"That concept is a bit foreign to Japanese owners because it is generally the owner who does most of this in Japan. When they see it done here, it's sometimes difficult for them to understand how a management company can do everything perhaps that an owner would do in Tokyo."

When there is a management company handling a property in Tokyo, it usually bears the total cost of running that building, says Adriaan Holt, CPM, executive director of property management for Wm. A. White/Tishman East in New York.

"We work within a budget, but we have a firm fee that we get paid whether we are over, under, or right on target," he says. "A management company in Japan will go in and quote a firm price for which they will manage a building on an annual basis which is totally inclusive. If they can lower the cost, they make more money; if the cost goes over, they make less."

That price, Holt points out, includes building operating and maintenance, costs, taxes, contractors' fees, and all the other expenses needed to run the building.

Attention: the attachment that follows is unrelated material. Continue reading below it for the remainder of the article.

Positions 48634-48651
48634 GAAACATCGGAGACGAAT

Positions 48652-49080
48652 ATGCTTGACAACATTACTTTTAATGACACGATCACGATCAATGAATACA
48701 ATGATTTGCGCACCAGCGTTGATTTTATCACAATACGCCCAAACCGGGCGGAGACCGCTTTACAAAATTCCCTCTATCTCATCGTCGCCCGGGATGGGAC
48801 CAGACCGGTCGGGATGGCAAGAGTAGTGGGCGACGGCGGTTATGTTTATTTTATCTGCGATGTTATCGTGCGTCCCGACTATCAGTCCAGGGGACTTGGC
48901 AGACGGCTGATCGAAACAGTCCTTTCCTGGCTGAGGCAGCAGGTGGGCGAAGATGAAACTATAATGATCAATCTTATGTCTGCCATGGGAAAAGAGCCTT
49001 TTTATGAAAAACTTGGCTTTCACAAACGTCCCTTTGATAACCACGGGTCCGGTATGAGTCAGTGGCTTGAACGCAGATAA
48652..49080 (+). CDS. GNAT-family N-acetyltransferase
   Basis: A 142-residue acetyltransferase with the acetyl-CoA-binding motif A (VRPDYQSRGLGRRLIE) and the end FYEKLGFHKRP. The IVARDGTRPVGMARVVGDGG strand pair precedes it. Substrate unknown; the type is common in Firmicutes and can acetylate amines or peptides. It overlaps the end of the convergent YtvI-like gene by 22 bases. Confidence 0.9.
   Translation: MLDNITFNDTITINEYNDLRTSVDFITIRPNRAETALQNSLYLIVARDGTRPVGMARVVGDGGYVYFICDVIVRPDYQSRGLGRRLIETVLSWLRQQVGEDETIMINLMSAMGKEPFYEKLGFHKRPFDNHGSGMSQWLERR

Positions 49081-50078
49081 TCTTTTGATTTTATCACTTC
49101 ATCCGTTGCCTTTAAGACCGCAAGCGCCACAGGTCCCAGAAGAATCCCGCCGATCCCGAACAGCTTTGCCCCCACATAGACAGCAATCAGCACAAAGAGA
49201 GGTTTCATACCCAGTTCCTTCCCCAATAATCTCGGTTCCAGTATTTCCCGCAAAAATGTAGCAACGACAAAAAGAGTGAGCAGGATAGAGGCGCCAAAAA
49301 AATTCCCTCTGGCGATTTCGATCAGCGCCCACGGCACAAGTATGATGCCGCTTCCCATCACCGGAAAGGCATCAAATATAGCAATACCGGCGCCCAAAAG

Differing ownership styles

Being selected to run a U.S. building for a Japanese owner is a matter of having done a good job for the previous owner, these experts say. Unlike the American tendency to "clean house" when a property is purchased, new Japanese owners tend to keep the existing management team in place, at least for a while.

"It's been our experience in general that, either through contract at the time of sale or through the general attitude of 'wait and see,' there has not been the kind of change that would normally follow a non-Japanese investor acquisition of the project," says Jack Whalen, vice president and director of management services for the New York region of Cushman & Wakefield.

"They take the building on status quo in maintaining the existing conditions, which means if there's a managing agent in place, that agent generally has an opportunity to stay. And there's no time frame; this situation may last for a year, two years, or more."